The exponential relationship between product concentration and viscosity, which often becomes readily apparent above 100 mg/mL, may limit this strategy significantly because the product either may not be deliverable by self-injection or may not be amenable to existing fill–finish processes if it is too viscous. Concentration to the necessary level in the final product may not be possible for all products because in many cases, upstream purification and manufacturing processes may limit the maximum concentration for the final drug product more than delivery and fill–finish process concerns. Additionally, drug-product properties, such as pH and osmolality, along with the use of certain excipients, may limit the most appropriate drug-product concentration. These properties may need to be kept within certain ranges to prevent patient discomfort and site reaction upon injection. Certain emerging formulation technologies, including the use of nonaqueous solutions, have shown promise towards mitigating such concerns, but are awaiting regulatory approval.
Increasing the administered volume of drug product offers the ability to deliver a larger dose, but this approach can have disadvantages. There are limitations to how rapidly a volume of drug can be injected subcutaneously. Although the optimal injection time may vary greatly by individual drug product, and the literature regarding the relationship between injection volume and speed is limited, the subcutaneous space cannot necessarily tolerate rapidly injecting larger and larger dose volumes as tissue disruption and site reaction may occur. Second, if the injection is rapid and the volume is too large, there is potential for the product to leak back from the injection site, reducing the bioavailability relative to the total dose. Lastly, a larger volume of product may require a larger device for self-delivery, and, potentially, a longer injection time, neither of which is likely to be desirable, especially in a crowded therapeutic class.
A potential solution to large-volume injection challenges is the development and use of systems that administer the dose into the subcutaneous space more slowly. Such systems have the potential to expand the possibilities for self-injection. Due to the longer duration of injection, the device or system may need to be temporarily attached to the body at an appropriate injection site; thus, the current industry interest in patch-injection technologies.
Such systems use a bladder, cartridge, or other container for the drug product, which may either be prefilled or user-filled. The mechanism to force the drug product into the body may be purely mechanical or electromechanical. Due to the widely varying properties of drug products, which can influence the optimal injection time, systems should be easily adaptable to the demands of the drug-product developer (e.g., changing the system mechanism or varying the programming of an electromechanical system).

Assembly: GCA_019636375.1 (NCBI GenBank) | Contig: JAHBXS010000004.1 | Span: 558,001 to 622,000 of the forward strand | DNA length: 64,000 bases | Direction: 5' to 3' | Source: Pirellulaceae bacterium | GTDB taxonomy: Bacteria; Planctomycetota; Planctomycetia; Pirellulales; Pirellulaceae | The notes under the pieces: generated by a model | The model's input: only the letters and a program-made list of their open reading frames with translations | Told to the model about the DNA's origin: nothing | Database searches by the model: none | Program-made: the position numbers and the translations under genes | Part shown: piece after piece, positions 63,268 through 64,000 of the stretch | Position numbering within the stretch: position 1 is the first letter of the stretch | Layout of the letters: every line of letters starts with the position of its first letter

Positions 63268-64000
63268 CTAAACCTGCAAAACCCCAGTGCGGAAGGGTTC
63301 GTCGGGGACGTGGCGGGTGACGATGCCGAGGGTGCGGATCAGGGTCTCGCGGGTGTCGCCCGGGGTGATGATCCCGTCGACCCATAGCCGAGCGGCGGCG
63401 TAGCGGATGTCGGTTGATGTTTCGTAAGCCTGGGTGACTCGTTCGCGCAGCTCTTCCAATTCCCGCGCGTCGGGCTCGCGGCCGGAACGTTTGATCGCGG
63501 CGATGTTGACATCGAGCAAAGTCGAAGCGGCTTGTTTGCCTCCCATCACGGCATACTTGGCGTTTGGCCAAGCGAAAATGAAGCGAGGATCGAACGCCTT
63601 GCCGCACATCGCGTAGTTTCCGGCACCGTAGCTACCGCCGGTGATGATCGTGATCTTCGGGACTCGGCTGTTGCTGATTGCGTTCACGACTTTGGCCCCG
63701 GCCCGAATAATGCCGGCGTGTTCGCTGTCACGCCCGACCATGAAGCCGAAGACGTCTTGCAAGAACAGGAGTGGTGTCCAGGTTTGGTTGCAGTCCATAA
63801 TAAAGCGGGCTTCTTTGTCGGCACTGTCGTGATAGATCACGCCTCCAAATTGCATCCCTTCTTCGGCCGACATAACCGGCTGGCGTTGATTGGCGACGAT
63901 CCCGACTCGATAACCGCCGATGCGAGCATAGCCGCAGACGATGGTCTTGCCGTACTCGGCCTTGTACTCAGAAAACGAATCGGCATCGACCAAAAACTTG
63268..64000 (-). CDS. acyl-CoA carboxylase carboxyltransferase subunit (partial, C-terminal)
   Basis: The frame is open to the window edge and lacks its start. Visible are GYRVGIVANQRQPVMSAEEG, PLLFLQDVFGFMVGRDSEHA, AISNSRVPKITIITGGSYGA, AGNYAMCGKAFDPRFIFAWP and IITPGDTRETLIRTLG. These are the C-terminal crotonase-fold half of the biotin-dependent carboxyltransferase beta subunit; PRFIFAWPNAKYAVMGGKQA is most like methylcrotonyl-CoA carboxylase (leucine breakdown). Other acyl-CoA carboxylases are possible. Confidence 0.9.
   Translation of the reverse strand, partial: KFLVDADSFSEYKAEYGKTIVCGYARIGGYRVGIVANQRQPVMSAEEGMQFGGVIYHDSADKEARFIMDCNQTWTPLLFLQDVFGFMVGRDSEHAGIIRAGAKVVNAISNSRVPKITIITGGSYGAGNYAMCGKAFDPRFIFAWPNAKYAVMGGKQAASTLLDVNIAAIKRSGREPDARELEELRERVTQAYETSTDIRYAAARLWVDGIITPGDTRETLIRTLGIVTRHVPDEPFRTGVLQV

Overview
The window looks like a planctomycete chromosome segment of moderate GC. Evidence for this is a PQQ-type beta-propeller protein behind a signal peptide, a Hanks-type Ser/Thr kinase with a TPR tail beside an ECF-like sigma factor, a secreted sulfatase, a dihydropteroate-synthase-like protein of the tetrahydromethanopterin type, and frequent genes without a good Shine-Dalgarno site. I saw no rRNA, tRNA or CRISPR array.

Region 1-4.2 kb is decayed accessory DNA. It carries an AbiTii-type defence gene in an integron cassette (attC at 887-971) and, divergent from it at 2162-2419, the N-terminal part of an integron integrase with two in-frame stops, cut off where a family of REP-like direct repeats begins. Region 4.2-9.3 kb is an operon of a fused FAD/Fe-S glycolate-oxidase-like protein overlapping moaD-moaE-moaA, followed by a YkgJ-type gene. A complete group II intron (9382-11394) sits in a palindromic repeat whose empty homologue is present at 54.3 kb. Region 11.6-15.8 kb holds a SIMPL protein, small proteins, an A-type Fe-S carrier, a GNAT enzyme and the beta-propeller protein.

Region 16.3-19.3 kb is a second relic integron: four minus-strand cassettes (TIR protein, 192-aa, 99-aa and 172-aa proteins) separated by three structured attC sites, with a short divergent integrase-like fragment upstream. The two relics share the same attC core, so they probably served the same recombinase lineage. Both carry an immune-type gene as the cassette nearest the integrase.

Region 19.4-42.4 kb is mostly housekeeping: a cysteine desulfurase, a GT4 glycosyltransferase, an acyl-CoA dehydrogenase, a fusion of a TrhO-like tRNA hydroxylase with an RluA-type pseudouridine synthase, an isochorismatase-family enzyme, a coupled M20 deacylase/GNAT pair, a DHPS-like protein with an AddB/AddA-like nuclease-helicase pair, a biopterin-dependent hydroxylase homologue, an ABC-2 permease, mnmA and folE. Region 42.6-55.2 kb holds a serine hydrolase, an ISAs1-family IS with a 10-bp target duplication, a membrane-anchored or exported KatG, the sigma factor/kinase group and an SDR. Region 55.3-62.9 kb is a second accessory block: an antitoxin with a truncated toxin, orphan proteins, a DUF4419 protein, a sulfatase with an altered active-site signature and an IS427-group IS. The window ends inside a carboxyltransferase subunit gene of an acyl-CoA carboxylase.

Patch-injector systems specifically can potentially allow for less frequent administration of products already approved for self-injection and for porting of products approved for IV administration to subcutaneous self-injection. In the case of the former, a larger dose can be given by a single injection less frequently than currently approved, more frequent regimens, except in the case where dose-limiting toxicities may exist. The latter can be performed by concentrating the existing formulation or by using the already formulated dosage strength in conjunction with a larger-volume injection.
Technologies that allow for delivery of higher drug product doses may be applicable to certain emerging needs for mAb products. For instance, the potential to coformulate (i.e., containing more than one mAb product in a single dose), may be a significant area of investigation to create next-generation therapeutic options. A major limitation for some solutions is viscosity, which can be significantly higher than would be expected for a normal mAb solution. The ability to deliver such products in higher volumes may increase the attractiveness of pursuing combination drug products.
In conclusion, the development of mAb products to address patient needs is complicated by the many physical and chemical factors inherent to such drug-product solutions. Limitations imposed by existing formulation strategies and the dose volume that can be delivered by devices may make some products less attractive than currently approved therapies or less likely to gain user acceptance, even in areas of unmet need. Innovative delivery systems that address the challenges of higher-volume delivery may enable drug manufacturers to develop products that use more desirable dosing and IV administration regimens.
Bart E. Burgess is manager of business development, self-injection systems, at West Pharmaceutical Services, tel. 610.594.3295, email@example.com.